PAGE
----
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Internal Memory-Mapped Registers as Local RAM?

Question asked by ChrisNielsen on Feb 11, 2014
Latest reply on Feb 11, 2014 by Scott Wood

I'm doing detailed pipeline analysis for a critical section of high-speed DSP code.  I'm considering using a trick to speed up the code -- place a heavily used (but small) data item in on-board RAM (IMMR) instead of pulling the data from cache/DDR.  I have other larger data items that have no chance of fitting on-board so the data cache will already be challenged presenting the large data.  I'm just trying to get a single 16 word data element on-board with guaranteed single cycle access to minimize cache data traffic.


Question: Are any wait states imposed on IMMR reads or writes or should they execute as fast as any data in cache?


Question: Ref Manual section 3.2 says:


To guarantee that the results of any sequence of writes to configuration registers are in effect, the final configuration register write should be followed immediately by a read of the same register, and that should be followed by a sync instruction. Then accesses can safely be made to memory regions affected by the configuration register write.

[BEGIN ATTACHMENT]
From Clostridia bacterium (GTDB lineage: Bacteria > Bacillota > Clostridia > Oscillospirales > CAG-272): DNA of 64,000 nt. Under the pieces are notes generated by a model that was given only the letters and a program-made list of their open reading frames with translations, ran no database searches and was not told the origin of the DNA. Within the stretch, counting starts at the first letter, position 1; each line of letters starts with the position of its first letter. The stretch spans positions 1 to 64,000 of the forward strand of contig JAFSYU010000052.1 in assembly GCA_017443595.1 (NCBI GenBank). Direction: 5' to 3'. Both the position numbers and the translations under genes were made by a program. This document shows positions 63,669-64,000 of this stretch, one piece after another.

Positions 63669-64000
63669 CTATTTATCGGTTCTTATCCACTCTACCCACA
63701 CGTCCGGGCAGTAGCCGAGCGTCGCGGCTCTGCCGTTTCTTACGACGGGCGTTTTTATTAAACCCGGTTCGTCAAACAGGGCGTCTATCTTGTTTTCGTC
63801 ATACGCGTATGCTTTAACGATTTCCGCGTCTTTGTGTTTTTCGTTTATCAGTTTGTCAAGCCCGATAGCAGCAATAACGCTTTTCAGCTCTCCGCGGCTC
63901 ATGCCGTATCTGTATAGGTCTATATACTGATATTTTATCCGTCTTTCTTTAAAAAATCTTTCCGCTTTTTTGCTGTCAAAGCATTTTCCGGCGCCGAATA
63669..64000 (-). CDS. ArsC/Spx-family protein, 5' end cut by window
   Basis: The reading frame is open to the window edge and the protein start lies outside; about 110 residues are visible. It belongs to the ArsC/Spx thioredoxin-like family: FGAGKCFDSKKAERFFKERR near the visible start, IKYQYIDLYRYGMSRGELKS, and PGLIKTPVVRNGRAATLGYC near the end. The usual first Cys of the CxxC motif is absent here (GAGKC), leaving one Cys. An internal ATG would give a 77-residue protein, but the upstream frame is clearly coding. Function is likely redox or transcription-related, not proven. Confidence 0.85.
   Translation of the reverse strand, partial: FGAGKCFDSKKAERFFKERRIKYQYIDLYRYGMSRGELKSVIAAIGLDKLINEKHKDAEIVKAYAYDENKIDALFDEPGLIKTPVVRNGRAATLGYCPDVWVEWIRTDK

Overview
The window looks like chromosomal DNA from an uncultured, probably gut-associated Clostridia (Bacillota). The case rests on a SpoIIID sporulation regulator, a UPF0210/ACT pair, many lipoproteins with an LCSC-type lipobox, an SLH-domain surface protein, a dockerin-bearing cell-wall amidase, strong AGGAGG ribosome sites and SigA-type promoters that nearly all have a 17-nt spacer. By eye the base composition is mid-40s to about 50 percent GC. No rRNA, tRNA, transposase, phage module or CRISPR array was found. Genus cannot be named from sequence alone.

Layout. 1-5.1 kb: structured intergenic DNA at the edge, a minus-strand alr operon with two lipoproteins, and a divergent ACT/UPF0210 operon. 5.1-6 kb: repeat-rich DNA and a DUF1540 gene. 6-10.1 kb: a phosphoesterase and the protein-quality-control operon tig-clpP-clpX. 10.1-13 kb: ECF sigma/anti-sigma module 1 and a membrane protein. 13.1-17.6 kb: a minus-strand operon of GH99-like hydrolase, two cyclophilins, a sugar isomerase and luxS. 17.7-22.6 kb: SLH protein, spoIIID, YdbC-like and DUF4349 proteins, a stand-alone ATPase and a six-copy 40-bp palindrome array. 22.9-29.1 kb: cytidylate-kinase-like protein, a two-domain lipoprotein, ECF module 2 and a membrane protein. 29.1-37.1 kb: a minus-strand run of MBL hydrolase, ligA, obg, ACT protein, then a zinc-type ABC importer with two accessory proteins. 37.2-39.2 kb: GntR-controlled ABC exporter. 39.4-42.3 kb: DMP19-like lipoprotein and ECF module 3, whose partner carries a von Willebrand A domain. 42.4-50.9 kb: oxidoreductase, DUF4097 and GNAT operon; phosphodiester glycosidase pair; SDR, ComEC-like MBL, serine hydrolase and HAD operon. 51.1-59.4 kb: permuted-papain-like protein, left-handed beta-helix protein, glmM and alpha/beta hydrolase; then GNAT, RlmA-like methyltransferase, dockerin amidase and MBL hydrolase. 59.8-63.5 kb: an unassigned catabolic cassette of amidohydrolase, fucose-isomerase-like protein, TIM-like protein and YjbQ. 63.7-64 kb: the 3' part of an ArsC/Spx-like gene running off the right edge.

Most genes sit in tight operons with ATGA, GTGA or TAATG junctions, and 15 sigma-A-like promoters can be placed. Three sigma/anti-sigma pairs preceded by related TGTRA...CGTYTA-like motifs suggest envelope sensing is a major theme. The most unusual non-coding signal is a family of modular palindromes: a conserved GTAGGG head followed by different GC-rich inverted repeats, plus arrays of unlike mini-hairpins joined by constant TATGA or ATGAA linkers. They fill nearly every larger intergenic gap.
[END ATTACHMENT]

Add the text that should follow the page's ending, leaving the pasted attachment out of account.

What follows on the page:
If I have to execute W/R/Sync for every IMMR access then it will be too slow and I will pursue another path.  The W/R/Sync seems quite unusual; I've never seen this requirement before for on-chip peripheral registers in any other CPU.  Or, am I misinterpreting the language and it ONLY applies to setting up IMMBAR?  If the triple-access is indeed the case, can you share another solution to achieve my goal?


Question: I need 16 32-bit RAM locations (treat some IMMR regs as RAM==trick).  My candidates are:

- PCI Mailbox Registers (128 words)

- Ethernet (eTSEC) MACXXADDRY Registers (32 words)

Do you see any issues (side effects) from using these registers as RAM or should they function just fine?


I'm open to any solution.  Is there a better way?  The above are just a few examples of what I discovered quickly.  The basic trick is to repurpose unused peripheral regs as local RAM.


Have others used this trick before?  Success?


Thanks, Chris